Frustration over those purchases comes in the context of other, long-simmering tensions over colonization by white outsiders who have pushed out indigenous inhabitants throughout Hawaii’s history.
The pandemic offered a brief respite to the additional scourge of over-tourism on the islands. “No one was here except us,” said Starr. When activity resumed, she said, the tourists and millionaires returned in droves, and “people are losing their patience.”
To many, Yantis came to personify that trend, particularly when he removed a ladder that facilitated easier access to the ocean.
Speaking with The Daily Beast, Yantis initially said he removed the ladder because of an issue with permits on the property and that it never occurred to him that it would be a “big deal.”
Yet he offered a different set of facts on a call with an activist last year, a recording of which The Daily Beast obtained.
“Yes, the ladder, to be fair, was a form of intimidation because I didn’t know how to communicate to these 14-year-old kids,” he said. He added that he believed leaving the ladder in place might make him liable for any accidents.
Asked about those comments, Yantis initially said it was “not true” that he had made the statements as described. When told about the recording, however, he said he remembered the conversation differently, “but if you heard it, then there you go.”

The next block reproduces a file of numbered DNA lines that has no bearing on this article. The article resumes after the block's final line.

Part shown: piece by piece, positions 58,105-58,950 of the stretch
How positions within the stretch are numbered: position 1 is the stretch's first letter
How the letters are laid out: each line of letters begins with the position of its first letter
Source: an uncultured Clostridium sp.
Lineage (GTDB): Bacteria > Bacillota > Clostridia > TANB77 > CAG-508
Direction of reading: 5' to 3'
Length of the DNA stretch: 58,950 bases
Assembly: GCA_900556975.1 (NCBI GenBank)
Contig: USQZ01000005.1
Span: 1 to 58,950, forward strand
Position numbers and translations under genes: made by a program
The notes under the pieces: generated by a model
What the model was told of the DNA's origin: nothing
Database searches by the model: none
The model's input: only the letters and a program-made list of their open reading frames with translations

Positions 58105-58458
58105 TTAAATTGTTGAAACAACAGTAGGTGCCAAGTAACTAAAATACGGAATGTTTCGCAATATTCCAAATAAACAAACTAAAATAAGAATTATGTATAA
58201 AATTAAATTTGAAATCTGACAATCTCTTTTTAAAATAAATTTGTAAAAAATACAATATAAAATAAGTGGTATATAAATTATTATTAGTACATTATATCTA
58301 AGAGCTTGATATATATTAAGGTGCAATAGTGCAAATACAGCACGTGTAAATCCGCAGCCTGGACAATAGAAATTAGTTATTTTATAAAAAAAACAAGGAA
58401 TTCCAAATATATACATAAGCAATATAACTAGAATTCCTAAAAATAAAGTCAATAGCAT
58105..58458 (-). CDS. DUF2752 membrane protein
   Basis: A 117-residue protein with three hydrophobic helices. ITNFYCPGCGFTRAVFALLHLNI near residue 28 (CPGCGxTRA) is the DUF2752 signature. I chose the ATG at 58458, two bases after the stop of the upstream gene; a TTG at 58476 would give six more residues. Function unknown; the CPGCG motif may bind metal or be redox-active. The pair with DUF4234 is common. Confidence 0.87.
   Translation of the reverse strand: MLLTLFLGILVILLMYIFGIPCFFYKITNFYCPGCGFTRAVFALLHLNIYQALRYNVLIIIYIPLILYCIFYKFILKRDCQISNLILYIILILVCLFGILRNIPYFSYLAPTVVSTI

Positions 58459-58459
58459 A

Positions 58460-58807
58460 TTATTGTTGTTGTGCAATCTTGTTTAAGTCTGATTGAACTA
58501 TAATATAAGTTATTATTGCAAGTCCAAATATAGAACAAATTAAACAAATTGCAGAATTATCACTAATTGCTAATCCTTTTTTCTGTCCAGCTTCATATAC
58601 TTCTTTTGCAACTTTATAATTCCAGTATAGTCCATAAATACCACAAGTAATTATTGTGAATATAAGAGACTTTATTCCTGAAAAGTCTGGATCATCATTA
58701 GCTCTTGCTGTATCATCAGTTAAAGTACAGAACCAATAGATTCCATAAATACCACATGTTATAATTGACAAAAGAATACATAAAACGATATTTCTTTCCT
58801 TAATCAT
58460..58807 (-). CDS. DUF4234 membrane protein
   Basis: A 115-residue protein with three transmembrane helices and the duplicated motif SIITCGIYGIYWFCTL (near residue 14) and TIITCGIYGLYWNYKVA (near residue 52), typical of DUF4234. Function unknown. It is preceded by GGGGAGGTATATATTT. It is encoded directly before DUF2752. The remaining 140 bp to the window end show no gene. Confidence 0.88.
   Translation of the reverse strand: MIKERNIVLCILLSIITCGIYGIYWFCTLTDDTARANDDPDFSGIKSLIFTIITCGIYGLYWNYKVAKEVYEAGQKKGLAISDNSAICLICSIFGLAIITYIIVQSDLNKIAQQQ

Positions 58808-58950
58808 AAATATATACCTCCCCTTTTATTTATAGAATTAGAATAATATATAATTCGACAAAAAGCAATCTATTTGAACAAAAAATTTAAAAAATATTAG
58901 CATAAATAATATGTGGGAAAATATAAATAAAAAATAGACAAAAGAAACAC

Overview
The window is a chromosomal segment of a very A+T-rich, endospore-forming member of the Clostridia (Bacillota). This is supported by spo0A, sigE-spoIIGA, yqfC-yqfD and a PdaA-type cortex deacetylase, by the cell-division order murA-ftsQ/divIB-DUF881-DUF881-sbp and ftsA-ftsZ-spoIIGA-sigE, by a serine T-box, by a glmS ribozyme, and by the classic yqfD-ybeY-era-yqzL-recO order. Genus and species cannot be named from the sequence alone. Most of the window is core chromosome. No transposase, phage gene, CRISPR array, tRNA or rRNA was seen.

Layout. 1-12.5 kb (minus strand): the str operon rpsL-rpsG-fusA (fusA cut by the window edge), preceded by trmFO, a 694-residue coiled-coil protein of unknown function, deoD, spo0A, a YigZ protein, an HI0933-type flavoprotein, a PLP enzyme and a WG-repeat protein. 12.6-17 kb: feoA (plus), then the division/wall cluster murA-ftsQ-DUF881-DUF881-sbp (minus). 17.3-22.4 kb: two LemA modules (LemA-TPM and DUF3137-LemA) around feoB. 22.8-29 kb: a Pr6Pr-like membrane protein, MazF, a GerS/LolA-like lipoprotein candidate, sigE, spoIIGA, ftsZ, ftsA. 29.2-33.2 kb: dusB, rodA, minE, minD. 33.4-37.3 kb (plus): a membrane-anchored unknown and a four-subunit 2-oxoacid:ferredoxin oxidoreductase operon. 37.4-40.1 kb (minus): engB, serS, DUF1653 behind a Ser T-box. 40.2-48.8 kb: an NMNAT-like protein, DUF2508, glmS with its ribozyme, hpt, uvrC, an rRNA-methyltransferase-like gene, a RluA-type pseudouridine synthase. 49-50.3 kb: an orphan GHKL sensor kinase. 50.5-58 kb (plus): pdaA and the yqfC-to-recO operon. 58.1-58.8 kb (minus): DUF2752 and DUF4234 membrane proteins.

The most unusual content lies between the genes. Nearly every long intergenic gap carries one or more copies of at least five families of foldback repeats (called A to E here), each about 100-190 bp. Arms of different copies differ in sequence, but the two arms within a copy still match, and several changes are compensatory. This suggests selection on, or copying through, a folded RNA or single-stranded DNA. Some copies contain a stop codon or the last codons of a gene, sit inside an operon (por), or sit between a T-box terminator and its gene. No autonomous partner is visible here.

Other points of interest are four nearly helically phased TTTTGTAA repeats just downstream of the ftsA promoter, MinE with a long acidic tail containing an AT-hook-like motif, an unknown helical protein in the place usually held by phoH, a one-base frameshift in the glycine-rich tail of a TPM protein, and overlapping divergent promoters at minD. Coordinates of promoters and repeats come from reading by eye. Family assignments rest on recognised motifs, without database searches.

Starr, who was not on the recorded call, argued that the details of local regulations were largely irrelevant and merely an attempt by Yantis “to distract from the fact that he's just being a fucking asshole.”
Tensions reached a boiling point over the weekend as hundreds of locals arrived at the site to protest Yantis’ activities.
Nishiki described the scene as peaceful. “It really just was our community and people going out there and enjoying themselves, cliff jumping, singing our songs. Really celebrating the fact that we have access to the shoreline in that area,” she said.
The event formed organically, she said, and if there were certain individuals who behaved poorly, that was not a reflection on the activist movement as a whole.
Yantis depicted a more chaotic situation. “They showed their asses on the camera and took shits on the front lawn,” he complained. “The place was trashed.”
One 19-year-old, he noted, was hospitalized after suffering a 30-foot-fall.
Jay Penniman, project manager at the Maui Nui Seabird Recovery Project, expressed frustration at all parties in the dispute. (Though he noted that there is no evidence that local seabirds have been affected by noise at the cliff-diving site, as Yantis previously suggested.)
“The private landowner” should recognize that “this is a community resource here,” he said. Meanwhile, the activist response, he argued, has been needlessly intense. “There have been threats of violence against the property owner, people climbing his fences, threatening him with rocks. It's over the top.”
Neither side has shown any indication of relenting, though in the end it may not matter. Yantis is reportedly trying to sell the property for $59.5 million, more than double what he paid for it just two years ago.
His next move: “I am going to build the largest house on Maui,” he said. “This drama will be over in a couple weeks.”